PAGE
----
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Urbanization And Sedimentation
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Urbanization And Sedimentation

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Sediment generation during the process of urbanization is accelerated many folds, affecting the stream channel morphology. Rate of this sediment generation depends on the landuse and land cover. …

Sediment generation during the process of urbanization is accelerated many folds, affecting the stream channel morphology. Rate of this sediment generation depends on the landuse and land cover. Regions in the humid tropics are particularly vulnerable to such accelerated sediment generation due to the characteristic high-intensity rainfall. The presentation examines the salient points related to the geomorphological processes under such conditions with special references to humid tropical environments. References to relevant lietrature and field data are included.

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  • 1. Dr. K. Chatterjea, NIE/ NTU 3/11/2008 Dr. K. Chatterjea, NTU. 1
  • 2. References Chatterjea, K. (1989). ‘Surface wash: the dominant geomorphic process in the surviving rain forest of Singapore’, SINGAPORE JOURNAL OF TROPICAL GEOGRAPHY, Vol.10, No. 2, Singapore, 95-109. Chatterjea, K. (1991). ‘Effectiveness of grass cover in reducing risk of sediment generation on urban slopes: an example from Singapore,’ SINGAPORE JOURNAL OF TROPICAL GEOGRAPHY, Vol. 12, No. 2, Singapore, 69-81. Chatterjea, K. (1994). ‘Dynamics of Fluvial and Slope Processes in the changing geomorphic environment of Singapore’, EARTH SURFACE PROCESSES AND LANDFORMS, Vol. 19, Great Britain, 585-607. Dr. K. Chatterjea, NIE/ NTU 3/11/2008 Dr. K. Chatterjea, NTU. 2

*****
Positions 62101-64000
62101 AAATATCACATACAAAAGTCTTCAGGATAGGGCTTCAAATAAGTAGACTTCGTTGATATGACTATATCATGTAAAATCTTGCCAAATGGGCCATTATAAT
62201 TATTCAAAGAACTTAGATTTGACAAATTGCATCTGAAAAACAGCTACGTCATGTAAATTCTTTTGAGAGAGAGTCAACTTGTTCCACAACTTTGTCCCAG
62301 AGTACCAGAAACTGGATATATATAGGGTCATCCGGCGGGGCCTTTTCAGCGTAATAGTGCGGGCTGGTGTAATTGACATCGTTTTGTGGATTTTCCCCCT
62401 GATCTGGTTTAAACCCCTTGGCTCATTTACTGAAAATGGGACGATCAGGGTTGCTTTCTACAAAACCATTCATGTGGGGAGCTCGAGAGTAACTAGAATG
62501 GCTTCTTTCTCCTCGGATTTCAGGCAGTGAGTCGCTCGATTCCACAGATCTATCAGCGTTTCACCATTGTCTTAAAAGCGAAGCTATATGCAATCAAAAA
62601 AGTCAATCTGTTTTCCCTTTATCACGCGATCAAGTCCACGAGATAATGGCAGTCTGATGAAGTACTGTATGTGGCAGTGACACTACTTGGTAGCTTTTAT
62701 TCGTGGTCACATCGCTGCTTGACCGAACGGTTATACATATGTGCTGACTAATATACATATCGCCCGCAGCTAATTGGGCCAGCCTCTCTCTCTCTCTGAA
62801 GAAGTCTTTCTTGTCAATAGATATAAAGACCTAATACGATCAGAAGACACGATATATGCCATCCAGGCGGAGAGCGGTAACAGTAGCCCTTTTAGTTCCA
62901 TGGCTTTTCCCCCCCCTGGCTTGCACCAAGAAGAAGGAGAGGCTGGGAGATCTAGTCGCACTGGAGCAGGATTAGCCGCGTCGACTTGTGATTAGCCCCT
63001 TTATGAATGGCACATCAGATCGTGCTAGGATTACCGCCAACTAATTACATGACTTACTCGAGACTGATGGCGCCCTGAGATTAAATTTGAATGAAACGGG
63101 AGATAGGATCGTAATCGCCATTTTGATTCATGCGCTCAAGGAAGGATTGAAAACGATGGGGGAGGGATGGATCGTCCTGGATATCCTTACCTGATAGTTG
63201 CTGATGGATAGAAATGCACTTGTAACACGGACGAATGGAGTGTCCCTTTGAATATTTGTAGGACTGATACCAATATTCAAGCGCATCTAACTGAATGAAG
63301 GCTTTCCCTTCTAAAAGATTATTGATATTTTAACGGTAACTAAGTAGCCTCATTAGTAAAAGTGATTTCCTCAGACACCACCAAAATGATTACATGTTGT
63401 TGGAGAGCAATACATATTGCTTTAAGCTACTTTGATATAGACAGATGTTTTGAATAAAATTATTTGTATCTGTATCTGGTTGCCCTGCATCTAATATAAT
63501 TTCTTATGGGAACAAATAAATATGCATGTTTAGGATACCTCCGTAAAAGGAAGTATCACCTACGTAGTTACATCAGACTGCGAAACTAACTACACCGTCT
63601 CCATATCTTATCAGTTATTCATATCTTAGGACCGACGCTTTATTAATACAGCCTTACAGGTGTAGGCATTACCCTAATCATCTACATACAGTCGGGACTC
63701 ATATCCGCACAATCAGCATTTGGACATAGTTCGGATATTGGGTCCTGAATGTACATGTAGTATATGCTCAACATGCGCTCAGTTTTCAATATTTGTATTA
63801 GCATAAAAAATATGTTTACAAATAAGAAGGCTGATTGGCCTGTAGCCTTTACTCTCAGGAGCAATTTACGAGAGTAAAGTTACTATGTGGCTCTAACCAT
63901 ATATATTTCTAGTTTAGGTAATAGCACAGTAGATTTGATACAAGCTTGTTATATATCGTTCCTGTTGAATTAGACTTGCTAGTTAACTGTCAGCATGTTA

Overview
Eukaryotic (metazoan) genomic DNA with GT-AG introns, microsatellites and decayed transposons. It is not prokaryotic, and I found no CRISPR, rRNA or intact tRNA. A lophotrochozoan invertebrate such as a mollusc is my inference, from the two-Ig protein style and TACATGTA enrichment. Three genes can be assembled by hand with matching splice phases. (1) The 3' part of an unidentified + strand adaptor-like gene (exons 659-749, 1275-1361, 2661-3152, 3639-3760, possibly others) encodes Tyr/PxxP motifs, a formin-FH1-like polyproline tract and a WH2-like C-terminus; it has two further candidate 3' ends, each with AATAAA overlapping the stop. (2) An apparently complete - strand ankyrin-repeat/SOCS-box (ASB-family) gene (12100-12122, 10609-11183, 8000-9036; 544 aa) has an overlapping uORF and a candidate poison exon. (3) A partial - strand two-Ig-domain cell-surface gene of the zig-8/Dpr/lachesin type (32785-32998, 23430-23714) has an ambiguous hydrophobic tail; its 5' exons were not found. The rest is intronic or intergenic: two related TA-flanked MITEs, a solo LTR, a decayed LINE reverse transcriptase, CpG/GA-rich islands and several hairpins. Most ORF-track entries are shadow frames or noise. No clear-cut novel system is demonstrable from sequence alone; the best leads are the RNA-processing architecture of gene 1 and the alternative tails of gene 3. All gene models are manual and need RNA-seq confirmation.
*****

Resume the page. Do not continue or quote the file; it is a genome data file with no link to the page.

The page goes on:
• 3. Key words for this topic: • Urbanization • Suspended sediment • Soil erosion • Accelerated erosion • Sediment generation • Human activities and • Sediment movement temporary equilibrium • Surface wash • Sediment yield • Rills and gullies •Urban development and • Sheetflow streamflow alteration • Runoff •Sedimentological impacts of development • Tropical rainforest Dr. K. Chatterjea, NIE/ NTU 3/11/2008 Dr. K. Chatterjea, NTU. 3
  • 4. Channel morphology adjusts to changing water and sediment discharges 1. Long-term Climatic Hydrologic Tectonic 2.Medium-term Human activities 3. Short-term Temporary disequilibrium Individual discrete storms: big events can cause catastrophic changes to cross-section, gradient etc. etc. The channel passes through “transient phases” till it reaches a new “equilibrium”. 2008 Dr. K. Chatterjea, NTU. 3/11/ 4
  • 5. Medium-term Human activities Temporary disequilibrium The river tends to readjust to the changed conditions. This leads to changes in the channel morphology and flow conditions 3/ 2008 Dr. K. Chatterjea, NTU. 11/ 5
  • 6. Short-term Individual discrete storms: big events can cause catastrophic changes to cross-section, gradient etc. etc. 3/ 2008 Dr. K. Chatterjea, NTU. 11/ 6